PAULA MEHMEL: Shoot The Rapids — Morocco Day 9

Our last day in Morocco began very early, before sunrise. We got up and walked out into the sand dunes and watched the magic as the sun peaked over the sand. I think the part that is the most indescribable is the different shades of color of sand. And how intensely and incredibly beautifully it reflects as the the rays of sun hit it. Yet another mystical experience that will ring through my mind every time I sing the song “Morning Has Broken.”

For our final day, I would say the theme was hospitality and exploration, which seems very fitting, given the incredible welcoming spirit of the Moroccan people I have encountered during my journey.

This was another day of birding, as Mohammed took advantage of the four-wheel-drive on our vehicle and drove us deep into the desert to search for a variety of desert birds. Mohammed was raised as a nomad before his parents moved to the city of Erfoud, so he could have an education, which meant he grew up in and around the desert. That was very evident in his ability to find and spot birds and take us to places to see them.

Now that I consider myself a “birdwatching pro” (cue heavy sarcasm), I actually had a much easier time spotting birds. And that is truthful. While I don’t have the same level of enthusiasm as Gretchen and Martha, nonetheless I totally understand the excitement. I really enjoyed getting out and seeing these birds that blended so much into their environment. It was astounding.

What was truly remarkable was that we were able to see every bird that was listed as a possibility. There were a few times when we were looking for Sand Grouse and did not see them and then later saw them as we were looking for other birds. Mohammed also connected with a friend who knew where to find the Egyptian Night Jar, which he searched out every morning, to take intrepid birders to see. This was essentially his job, as we tipped him, and I assume others did as well.

We also went to a farm to see some more birds. It was really lovely to see a truly diversified farm, with olive, almond, fig and pomegranate trees and so many vegetables, as well as geese and ostriches and other foul. I also was able to identify easily what is now my fourth favorite bird, the Bee Eater. The top five, if anyone cares, are: 1. The Penguin (of course); 2. The Loon; 3. The Lilac-Breasted Roller (I fell in love with him when I lived in Zimbabwe); 4. The Bee Eater; and 5. The Cardinal.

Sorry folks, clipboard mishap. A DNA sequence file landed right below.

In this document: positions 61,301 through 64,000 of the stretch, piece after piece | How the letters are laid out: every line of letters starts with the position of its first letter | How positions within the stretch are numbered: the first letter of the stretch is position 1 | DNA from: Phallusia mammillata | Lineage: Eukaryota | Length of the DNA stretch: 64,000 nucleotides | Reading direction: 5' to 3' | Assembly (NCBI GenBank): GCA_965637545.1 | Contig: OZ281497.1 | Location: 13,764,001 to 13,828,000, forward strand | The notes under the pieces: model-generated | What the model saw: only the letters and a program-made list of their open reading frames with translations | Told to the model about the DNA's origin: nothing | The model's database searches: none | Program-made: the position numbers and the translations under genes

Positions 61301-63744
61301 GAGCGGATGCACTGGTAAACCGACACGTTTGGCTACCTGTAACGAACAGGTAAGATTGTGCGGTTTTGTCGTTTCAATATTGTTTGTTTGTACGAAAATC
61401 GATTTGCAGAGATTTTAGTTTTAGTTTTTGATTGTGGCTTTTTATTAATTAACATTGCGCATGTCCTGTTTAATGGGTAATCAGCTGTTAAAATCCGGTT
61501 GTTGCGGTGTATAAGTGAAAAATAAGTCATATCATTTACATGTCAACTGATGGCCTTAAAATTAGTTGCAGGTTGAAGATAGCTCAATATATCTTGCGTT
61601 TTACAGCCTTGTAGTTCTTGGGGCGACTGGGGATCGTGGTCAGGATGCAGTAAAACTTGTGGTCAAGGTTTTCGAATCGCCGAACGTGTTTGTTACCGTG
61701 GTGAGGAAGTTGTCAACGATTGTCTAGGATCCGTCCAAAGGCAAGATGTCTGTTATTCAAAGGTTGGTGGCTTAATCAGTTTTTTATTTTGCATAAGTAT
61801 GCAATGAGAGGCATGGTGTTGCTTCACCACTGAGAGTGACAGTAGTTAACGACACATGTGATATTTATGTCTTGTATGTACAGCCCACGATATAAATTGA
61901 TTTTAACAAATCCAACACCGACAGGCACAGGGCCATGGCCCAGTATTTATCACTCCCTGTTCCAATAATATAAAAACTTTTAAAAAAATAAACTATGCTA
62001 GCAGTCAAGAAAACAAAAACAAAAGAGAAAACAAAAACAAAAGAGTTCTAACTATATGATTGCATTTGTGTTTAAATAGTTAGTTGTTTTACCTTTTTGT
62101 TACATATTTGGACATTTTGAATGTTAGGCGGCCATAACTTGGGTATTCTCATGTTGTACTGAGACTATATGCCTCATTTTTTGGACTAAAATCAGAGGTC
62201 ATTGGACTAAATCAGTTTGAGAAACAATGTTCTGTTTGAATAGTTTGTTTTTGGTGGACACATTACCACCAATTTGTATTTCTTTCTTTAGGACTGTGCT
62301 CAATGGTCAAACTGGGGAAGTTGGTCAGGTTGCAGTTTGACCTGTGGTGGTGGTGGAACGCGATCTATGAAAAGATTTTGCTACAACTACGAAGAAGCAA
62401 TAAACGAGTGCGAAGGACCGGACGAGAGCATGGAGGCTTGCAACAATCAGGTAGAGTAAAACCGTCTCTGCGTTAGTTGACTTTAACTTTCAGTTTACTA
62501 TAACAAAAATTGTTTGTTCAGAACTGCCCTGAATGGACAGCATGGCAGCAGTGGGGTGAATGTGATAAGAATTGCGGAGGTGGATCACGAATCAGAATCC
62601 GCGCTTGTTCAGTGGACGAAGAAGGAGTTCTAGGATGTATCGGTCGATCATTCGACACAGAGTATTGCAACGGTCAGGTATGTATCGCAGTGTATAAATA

In between the birding, we experienced the hospitality that is truly the calling card of the Moroccan and Berber people. Our first stop was to visit a nomadic family. They live in the middle of the desert. The family  we visited does not move as much as nomads had previously, but their life is still very similar to what it has been for generations. The only difference is that the men go into the town nearby for work, taking their sons when they reach a certain age.

The women remain in the desert, living in huts that are very different from ones I have seen in Subsaharan Africa. They are intended to keep them as cool as possible during the heat of summer, which, with global warming, gets to 55 degrees Celsius or higher. That’s over 130 degrees Fahrenheit. They also provide warmth during the cool of winter and the desert nights and to protect from sandstorms.

There is no electricity. The people walk to a well to get water in the cool of the morning, rely on livestock for food, and the children do not attend school. Marriage occurs within the nomadic community as they continue their way of life. The women weave and make their own clothes. The huts, which are spread out over a vast area, have camel hide for roofs. It is a walk back in time. Truly, I felt a deeper understanding for the stories of Abraham and Sarah, as well as the woman at the well.

When we arrived, we were treated to Berber tea and nuts, and we purchased some of the items that the mother had made. Mohammed, being a nomad himself, was able to help us understand more about their culture and way of life. His parents left the desert so that he could have an education, but his respect for the simplicity and integrity of a way of life that goes back to the beginning of civilization helped us gain a deeper understanding of it.